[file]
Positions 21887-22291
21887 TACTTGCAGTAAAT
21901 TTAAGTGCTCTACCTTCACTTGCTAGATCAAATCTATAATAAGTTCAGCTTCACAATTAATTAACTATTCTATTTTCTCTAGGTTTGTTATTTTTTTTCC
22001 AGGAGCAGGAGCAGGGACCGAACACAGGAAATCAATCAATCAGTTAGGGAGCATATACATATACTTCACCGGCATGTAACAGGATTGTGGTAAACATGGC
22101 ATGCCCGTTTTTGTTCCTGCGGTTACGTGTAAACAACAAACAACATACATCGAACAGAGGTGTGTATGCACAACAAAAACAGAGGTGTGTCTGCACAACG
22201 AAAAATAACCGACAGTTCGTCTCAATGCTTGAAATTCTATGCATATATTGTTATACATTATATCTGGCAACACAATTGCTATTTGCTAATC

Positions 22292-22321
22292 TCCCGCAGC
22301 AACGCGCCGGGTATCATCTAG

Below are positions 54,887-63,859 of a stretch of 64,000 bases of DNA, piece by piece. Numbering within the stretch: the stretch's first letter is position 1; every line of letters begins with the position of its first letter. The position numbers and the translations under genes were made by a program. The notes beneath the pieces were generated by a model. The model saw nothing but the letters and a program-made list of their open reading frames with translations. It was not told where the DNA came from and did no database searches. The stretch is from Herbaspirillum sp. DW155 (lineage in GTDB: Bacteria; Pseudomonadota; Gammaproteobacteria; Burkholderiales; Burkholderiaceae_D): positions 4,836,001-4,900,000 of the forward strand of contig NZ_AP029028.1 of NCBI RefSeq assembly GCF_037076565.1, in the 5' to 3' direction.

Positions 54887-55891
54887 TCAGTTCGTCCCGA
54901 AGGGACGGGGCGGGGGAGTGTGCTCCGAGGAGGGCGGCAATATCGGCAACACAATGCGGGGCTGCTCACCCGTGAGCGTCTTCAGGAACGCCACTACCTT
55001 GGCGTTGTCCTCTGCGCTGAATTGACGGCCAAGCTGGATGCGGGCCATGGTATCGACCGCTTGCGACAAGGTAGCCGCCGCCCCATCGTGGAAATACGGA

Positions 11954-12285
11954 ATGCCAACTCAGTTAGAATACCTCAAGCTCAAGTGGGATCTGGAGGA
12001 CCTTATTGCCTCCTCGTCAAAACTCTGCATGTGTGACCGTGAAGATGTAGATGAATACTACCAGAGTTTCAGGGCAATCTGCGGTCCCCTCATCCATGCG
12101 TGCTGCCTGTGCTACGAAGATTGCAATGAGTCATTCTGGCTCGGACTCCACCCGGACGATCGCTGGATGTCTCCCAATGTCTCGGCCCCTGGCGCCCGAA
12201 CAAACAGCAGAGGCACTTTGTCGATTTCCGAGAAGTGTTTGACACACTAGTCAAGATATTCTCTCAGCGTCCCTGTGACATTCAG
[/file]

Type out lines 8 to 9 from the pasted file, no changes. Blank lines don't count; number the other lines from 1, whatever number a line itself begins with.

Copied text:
22292 TCCCGCAGC
22301 AACGCGCCGGGTATCATCTAG